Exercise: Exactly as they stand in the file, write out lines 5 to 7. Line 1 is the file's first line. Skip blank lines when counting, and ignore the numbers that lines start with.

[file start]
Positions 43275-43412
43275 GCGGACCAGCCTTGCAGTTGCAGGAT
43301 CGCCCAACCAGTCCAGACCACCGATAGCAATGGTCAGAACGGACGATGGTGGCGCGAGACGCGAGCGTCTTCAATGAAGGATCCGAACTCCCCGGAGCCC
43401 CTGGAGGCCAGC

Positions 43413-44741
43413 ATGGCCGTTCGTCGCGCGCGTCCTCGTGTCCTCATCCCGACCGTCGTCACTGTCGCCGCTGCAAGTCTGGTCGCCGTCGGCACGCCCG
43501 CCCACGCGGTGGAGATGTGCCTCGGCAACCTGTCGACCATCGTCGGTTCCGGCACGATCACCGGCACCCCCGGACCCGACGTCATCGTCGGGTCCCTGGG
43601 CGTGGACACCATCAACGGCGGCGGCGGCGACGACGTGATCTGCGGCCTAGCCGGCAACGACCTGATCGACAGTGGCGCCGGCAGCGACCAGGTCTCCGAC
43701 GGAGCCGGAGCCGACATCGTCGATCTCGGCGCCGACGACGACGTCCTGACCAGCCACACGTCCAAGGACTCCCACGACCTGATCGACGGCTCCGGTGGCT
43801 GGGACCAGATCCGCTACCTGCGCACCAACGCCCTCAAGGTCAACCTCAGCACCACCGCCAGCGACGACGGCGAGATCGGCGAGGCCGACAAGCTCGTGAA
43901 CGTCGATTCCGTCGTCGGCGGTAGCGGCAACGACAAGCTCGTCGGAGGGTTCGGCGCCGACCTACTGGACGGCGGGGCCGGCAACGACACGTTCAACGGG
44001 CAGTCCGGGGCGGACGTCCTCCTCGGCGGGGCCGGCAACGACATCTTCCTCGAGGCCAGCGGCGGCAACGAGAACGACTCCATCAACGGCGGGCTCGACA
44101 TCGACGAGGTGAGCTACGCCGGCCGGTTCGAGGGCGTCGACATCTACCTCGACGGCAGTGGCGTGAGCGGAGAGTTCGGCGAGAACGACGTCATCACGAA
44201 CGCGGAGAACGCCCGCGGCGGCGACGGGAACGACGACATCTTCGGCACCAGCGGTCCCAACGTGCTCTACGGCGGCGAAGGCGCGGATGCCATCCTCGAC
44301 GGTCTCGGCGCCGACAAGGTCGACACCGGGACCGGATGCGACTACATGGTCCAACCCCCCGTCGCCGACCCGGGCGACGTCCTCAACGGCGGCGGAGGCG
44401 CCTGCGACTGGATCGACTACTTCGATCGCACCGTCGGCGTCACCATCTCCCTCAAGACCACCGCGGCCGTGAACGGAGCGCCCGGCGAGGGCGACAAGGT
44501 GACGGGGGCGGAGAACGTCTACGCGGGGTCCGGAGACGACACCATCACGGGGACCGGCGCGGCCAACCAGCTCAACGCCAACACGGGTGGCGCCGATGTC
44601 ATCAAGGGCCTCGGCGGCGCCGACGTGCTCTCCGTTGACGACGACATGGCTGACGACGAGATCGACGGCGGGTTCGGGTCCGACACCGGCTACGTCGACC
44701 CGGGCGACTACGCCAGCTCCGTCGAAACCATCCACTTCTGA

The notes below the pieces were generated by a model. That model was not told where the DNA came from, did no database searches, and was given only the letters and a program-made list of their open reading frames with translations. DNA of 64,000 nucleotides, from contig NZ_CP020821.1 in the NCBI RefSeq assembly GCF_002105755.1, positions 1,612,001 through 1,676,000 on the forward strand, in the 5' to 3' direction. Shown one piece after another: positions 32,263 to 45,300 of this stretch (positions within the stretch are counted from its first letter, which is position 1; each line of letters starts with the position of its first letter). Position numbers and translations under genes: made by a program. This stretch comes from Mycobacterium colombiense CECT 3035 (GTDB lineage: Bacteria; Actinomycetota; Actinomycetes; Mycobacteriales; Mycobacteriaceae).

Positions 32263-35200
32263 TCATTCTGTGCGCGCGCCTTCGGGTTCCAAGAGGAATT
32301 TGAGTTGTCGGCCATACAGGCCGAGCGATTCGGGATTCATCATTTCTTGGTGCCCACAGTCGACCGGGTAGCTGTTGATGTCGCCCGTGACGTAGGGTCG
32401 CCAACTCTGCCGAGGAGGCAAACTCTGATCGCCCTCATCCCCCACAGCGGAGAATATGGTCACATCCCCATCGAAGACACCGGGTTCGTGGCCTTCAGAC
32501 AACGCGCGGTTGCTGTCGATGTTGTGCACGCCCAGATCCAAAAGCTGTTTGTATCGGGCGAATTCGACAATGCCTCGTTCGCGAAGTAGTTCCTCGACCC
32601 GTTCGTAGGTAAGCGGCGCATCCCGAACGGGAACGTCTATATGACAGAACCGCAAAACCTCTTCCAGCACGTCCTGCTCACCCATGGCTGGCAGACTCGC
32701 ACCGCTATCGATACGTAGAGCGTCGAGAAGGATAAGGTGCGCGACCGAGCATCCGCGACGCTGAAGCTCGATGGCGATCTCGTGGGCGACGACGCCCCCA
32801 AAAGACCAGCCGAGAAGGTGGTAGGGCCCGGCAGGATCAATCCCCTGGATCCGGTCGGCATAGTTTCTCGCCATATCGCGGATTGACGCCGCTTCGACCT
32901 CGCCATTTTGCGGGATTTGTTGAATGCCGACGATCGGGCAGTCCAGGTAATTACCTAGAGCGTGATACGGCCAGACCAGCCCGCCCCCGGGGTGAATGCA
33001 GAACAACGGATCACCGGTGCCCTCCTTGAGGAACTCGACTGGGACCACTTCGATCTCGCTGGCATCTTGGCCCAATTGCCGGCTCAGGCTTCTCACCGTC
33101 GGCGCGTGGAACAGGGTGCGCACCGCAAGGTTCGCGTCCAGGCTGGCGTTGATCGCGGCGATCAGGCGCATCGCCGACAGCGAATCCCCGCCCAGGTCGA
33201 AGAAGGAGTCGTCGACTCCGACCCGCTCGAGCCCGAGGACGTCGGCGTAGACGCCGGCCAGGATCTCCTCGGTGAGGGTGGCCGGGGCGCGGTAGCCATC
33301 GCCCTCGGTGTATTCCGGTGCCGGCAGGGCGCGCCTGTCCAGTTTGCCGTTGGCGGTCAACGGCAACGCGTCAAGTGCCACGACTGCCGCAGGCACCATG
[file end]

Positions 43413-44741
43413 ATGGCCGTTCGTCGCGCGCGTCCTCGTGTCCTCATCCCGACCGTCGTCACTGTCGCCGCTGCAAGTCTGGTCGCCGTCGGCACGCCCG
43501 CCCACGCGGTGGAGATGTGCCTCGGCAACCTGTCGACCATCGTCGGTTCCGGCACGATCACCGGCACCCCCGGACCCGACGTCATCGTCGGGTCCCTGGG